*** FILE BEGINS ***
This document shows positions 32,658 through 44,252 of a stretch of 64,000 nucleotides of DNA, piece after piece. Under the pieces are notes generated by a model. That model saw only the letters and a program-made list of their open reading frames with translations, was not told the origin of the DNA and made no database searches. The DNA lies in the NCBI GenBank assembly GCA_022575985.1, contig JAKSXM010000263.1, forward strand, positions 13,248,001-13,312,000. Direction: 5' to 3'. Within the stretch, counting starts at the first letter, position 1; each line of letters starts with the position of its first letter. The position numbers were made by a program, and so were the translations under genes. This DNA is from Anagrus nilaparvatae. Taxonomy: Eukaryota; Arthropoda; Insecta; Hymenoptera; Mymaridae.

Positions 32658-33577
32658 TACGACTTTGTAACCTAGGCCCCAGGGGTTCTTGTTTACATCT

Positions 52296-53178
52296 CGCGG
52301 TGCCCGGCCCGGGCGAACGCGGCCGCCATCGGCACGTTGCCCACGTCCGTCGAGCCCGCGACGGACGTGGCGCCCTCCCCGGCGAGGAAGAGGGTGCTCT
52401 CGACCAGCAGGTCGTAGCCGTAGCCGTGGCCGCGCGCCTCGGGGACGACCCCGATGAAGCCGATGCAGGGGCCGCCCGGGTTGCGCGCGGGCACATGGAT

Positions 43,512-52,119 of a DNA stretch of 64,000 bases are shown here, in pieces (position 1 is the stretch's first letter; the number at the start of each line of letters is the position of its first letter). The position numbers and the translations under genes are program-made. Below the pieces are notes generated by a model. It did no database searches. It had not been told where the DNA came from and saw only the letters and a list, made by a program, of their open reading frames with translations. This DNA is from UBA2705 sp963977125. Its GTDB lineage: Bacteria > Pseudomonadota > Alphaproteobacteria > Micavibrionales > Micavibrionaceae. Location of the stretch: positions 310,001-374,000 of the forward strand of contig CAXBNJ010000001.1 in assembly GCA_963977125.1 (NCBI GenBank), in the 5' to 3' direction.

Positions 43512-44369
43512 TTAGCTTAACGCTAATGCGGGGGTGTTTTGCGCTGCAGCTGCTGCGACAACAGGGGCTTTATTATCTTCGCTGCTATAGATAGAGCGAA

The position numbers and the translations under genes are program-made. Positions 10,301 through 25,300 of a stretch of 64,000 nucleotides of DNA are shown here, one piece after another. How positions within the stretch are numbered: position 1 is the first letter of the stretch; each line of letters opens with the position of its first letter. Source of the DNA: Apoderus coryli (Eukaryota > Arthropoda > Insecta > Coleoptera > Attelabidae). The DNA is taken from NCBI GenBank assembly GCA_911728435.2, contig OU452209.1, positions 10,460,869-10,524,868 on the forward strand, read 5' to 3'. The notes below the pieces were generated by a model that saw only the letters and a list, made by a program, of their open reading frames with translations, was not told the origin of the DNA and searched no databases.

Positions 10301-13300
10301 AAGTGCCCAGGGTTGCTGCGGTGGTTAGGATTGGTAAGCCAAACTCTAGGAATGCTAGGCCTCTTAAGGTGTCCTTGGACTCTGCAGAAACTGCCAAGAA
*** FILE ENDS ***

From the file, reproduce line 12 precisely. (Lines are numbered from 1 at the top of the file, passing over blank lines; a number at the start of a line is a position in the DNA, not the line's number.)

Positions 10301-13300